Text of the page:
WASHINGTON ““ Israeli-Palestinian peace talks would be a priority of a McCain administration, Sarah Palin said.
News Analysis“A two-state solution is the solution,” Palin, the Republican vice-presidential nominee, said in the Oct. 2 debate with her Democratic counterpart, U.S. Sen. Joe Biden (D-Del.). “And Secretary Rice, having recently met with leaders on one side or the other there also, still in these waning days of the Bush administration is trying to forge that peace. And that needs to be done, and that will be a top-of-an-agenda item also under a McCain-Palin administration.”
Palin, the governor of Alaska, was referring to recent shuttle diplomacy by Condoleezza Rice, the U.S. Secretary of State, aimed at securing an Israeli-Palestinian agreement before President Bush leaves office in January.
|In their Oct. 2 debate, Sen. Joe Biden and Gov. Sarah Palin both made the case that their own tickets would be better for Israel. yksin/Creative Commons|
In an interview with The Atlantic’s Jeffrey Goldberg published in May, Sen. John McCain (R-Ariz.) pledged to play a “hands-on” role in Israeli-Palestinian talks as president and said he would serve as “chief negotiator.” In recent weeks, however, some of his advisers have criticized the Bush administration’s current peace push and played down expectations of McCain’s involvement in forging a deal, saying that several other foreign policy issues were more pressing.
A campaign spokesman said Palin’s statements were not inconsistent with McCain’s policies.
A two-state solution will be a “top agenda item,” Michael Goldfarb said, but “obviously there are obstacles to getting there. There’s only so much the U.S. government can do.”
Jeff Ballabon, a Republican activist who has opposed Rice’s recent emphasis on Israeli concessions, said the McCain campaign’s overall tenor was one of deference to Israel on issues critical to its national security.
“When it comes to discussions and negotiations on the peace process, a McCain administration is much more likely to take its cues from the Israeli leadership,” he said. “An Obama-Biden administration is much more likely to give cues and create pressure.”
During the debate, Palin and Biden sparred at length over who would better protect Israel’s interests.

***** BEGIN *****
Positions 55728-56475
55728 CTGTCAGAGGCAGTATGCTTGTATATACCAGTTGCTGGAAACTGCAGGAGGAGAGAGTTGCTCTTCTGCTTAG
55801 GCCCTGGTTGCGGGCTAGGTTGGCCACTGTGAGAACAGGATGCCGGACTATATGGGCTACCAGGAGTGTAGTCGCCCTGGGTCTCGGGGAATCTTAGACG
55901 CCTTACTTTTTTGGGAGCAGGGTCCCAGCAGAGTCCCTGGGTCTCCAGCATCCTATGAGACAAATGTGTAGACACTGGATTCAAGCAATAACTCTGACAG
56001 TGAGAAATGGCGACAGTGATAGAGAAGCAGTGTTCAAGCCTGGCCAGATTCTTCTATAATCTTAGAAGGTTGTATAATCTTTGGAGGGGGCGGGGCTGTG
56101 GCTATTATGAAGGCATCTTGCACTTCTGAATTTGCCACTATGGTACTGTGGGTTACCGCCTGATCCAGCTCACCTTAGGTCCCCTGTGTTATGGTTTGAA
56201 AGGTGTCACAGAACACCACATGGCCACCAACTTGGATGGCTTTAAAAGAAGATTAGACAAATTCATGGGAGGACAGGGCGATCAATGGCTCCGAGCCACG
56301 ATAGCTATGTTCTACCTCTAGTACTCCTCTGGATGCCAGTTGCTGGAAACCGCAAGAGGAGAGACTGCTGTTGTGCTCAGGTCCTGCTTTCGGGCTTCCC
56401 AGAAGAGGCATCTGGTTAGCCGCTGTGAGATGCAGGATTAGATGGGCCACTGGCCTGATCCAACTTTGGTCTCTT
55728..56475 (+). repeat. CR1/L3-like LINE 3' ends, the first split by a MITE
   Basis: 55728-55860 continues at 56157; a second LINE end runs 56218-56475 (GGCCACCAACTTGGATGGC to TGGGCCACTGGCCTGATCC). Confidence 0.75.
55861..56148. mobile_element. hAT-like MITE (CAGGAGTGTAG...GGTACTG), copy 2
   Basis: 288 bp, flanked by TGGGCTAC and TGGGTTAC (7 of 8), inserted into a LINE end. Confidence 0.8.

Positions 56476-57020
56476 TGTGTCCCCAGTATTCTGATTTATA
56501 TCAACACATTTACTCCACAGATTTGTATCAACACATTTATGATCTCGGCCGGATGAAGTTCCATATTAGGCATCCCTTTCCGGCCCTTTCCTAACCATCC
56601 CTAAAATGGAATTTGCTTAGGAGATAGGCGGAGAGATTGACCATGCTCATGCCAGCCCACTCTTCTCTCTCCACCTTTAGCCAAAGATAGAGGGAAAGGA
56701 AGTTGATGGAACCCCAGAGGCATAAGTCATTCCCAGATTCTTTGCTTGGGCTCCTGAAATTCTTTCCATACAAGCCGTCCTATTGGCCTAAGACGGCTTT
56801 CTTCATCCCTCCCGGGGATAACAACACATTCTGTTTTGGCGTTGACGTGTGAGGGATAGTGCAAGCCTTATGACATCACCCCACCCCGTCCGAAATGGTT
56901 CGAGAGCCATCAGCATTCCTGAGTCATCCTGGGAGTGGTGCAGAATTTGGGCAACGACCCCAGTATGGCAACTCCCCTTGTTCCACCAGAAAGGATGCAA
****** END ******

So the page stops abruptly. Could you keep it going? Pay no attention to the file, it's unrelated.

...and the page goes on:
Palin targeted a commitment last year by Sen. Barack Obama (D-Ill.), the Democratic presidential candidate, to meet with leaders of rogue states within his first year of office without preconditions.
“A statement that he made like that is downright dangerous because leaders like” Iranian President Mahmoud Ahmadinejad, “who would seek to acquire nuclear weapons and wipe off the face of the Earth an ally like we have in Israel, should not be met with without preconditions and diplomatic efforts being undertaken first,” Palin said.
Obama has since retreated somewhat from that position – originally stated in an answer to a debate question – saying he meant he would not rule out such a meeting and would prepare for it extensively. He and his surrogates also have suggested that in the case of Iran, such a meeting would involve the country’s religious leadership rather than Ahmadinejad.
Palin also suggested that she opposed Iran’s achieving nuclear energy capacity, not just nuclear weapons. That would be a shift from Bush administration policies, which have been to offer Iran nuclear energy independence as an incentive to ending its nuclear weapons program.
“A leader like Ahmadinejad, who is not sane or stable when he says things like that, is not one whom we can allow to acquire nuclear energy, nuclear weapons,” Palin said.
In the debate, Palin also repeated a pledge to move the U.S. Embassy from Tel Aviv to Jerusalem. Obama’s campaign will not make such a pledge, hewing to policies embraced by presidents for decades that such a move would prejudice the outcome of final-status talks.
As soon as he assumed office in 2001, Bush reversed his own campaign pledge to move the embassy.
Biden said Republican policies had endangered Israel, targeting Bush’s encouragement of elections in the region – which resulted in a Hamas win in Gaza – and the administration’s reluctance to engage with Iran until late in Bush’s term.
“Speaking of freedom being on the march, the only thing on the march is Iran,” Biden said. “It’s closer to a bomb. Its proxies now have a major stake in Lebanon, as well as in the Gaza Strip with Hamas. We will change this policy with thoughtful, real, live diplomacy that understands that you must back Israel in letting them negotiate, support their negotiation, and stand with them, not insist on policies like this administration has.”
Biden chided the Bush administration for discouraging Israel from engaging in peace talks and diplomacy with its adversaries.